-feel slippery or soapy on the skin
-react with acids to form water and a salt
-can accept a hydrogen ion

Both acids and bases are corrosive materials that should never be tasted in the laboratory and should not come into contact with your skin. They have an additional property wherein they will react with certain dyes known as acidbase indicators. A very common acid-base indicator is called litmus. An acid will react with litmus to produce a red color, while the reaction of a base with litmus produces a blue color. Some compounds are neither acidic nor basic and are referred to as neutral compounds. These compounds will not change the color of neutral litmus paper. Thus, a simple and safe test for determining the acidity or basicity of a solid compound is to dissolve it in water and test the resulting solution with litmus paper. Note: Make sure that you have "neutral" litmus paper in your drawer, not "red" or "blue". If you do not have the correct paper, trade it in at the stockroom. The proper technique for testing a solution with indicator paper is to remove a drop of the solution with a stirring rod and place it on a piece of the paper. Do not place the paper directly into the solution being tested. Be sure to rinse off the stirring rod with water before placing it in the next solution you test. Before testing any of the compounds, place a drop of water, a neutral compound, on a piece of neutral litmus paper. The color of the paper in water provides you with a reference against which you can compare the color of the paper that results from other tests. In addition to the litmus test, and especially if the compound is insoluble.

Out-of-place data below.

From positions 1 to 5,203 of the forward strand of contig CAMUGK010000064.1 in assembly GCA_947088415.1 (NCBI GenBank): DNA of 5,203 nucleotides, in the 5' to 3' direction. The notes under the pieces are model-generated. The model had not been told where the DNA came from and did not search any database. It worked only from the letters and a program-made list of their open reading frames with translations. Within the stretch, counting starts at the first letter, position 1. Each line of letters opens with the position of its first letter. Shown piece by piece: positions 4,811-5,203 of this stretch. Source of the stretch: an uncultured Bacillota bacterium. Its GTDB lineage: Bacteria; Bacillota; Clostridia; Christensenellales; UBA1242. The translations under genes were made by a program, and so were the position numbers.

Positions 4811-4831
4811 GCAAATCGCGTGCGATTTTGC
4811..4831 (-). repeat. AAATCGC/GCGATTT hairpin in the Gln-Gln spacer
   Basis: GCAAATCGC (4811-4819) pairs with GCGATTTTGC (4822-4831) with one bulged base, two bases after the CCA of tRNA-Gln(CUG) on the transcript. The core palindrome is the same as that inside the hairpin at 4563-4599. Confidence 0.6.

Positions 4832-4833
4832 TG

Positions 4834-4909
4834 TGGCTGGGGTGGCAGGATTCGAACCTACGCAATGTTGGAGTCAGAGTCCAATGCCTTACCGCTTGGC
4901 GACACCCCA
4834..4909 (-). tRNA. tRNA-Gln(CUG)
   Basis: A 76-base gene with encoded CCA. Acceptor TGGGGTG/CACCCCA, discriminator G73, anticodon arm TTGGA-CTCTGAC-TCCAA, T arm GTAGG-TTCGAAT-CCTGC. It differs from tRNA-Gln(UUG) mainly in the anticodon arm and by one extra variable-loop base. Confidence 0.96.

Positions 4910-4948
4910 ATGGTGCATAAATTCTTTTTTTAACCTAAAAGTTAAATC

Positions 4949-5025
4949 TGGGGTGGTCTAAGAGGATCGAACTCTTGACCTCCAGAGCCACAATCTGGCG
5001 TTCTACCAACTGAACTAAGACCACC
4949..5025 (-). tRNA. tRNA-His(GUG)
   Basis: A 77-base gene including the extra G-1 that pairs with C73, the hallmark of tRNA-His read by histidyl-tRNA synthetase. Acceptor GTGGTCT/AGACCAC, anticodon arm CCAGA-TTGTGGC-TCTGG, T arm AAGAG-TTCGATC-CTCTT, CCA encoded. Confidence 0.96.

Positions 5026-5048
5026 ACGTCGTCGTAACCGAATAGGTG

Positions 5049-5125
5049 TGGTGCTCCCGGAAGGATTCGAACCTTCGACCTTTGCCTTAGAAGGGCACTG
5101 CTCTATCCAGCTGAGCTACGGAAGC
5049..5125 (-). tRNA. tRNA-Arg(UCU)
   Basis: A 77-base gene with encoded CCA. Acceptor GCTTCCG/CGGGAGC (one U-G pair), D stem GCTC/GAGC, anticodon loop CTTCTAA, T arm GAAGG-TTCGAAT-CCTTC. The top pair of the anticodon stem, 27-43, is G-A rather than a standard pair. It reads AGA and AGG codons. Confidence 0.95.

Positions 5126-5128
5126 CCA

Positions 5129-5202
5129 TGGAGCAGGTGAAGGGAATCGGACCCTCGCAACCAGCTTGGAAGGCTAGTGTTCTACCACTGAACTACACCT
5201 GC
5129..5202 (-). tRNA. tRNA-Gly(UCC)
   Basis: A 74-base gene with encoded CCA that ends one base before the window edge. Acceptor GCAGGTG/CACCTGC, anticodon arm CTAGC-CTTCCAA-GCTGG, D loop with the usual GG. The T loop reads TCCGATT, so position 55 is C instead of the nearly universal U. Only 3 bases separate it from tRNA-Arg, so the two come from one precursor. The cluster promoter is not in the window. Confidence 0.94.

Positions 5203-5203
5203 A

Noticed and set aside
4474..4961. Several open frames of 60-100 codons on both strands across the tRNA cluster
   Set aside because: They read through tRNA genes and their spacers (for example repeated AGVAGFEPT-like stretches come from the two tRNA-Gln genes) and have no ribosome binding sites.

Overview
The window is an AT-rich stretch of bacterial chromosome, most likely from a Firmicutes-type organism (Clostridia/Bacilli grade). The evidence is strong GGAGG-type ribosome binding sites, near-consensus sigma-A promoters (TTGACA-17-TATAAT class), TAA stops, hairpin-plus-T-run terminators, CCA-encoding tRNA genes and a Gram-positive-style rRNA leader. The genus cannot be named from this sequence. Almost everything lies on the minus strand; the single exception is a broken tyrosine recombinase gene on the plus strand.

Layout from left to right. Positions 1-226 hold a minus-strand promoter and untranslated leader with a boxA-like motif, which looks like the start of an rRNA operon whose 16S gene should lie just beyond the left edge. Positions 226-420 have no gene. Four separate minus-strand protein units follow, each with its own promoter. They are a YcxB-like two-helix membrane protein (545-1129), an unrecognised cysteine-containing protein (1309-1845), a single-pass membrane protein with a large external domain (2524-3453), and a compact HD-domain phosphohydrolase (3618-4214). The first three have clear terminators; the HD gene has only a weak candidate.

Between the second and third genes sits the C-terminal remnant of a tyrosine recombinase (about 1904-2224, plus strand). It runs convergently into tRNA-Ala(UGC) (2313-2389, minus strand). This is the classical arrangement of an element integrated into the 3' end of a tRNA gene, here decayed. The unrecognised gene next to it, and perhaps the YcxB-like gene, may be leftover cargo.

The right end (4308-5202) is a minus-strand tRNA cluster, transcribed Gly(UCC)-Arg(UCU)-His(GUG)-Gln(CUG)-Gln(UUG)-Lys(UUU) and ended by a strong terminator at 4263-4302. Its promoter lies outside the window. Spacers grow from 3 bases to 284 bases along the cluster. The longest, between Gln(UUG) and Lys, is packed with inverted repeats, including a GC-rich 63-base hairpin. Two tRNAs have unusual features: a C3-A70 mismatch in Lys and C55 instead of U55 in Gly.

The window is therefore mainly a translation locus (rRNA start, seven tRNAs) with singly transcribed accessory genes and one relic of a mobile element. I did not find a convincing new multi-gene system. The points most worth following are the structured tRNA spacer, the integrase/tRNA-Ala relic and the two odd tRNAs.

In water, it is useful to observe its behavior in acidic and basic solutions. If the compound is acidic, it will react with a solution of a base, such as sodium hydroxide, NaOH. If it is basic, it will react with a solution of an acid, such as hydrochloric acid, HCl. Evidence that a reaction has occurred can include dissolution of the solid, evolution of a gas (bubbles) or generation of heat. A neutral compound may or may not react with an acid or base. Compounds that have both acidic and basic properties also exist and are called amphoteric.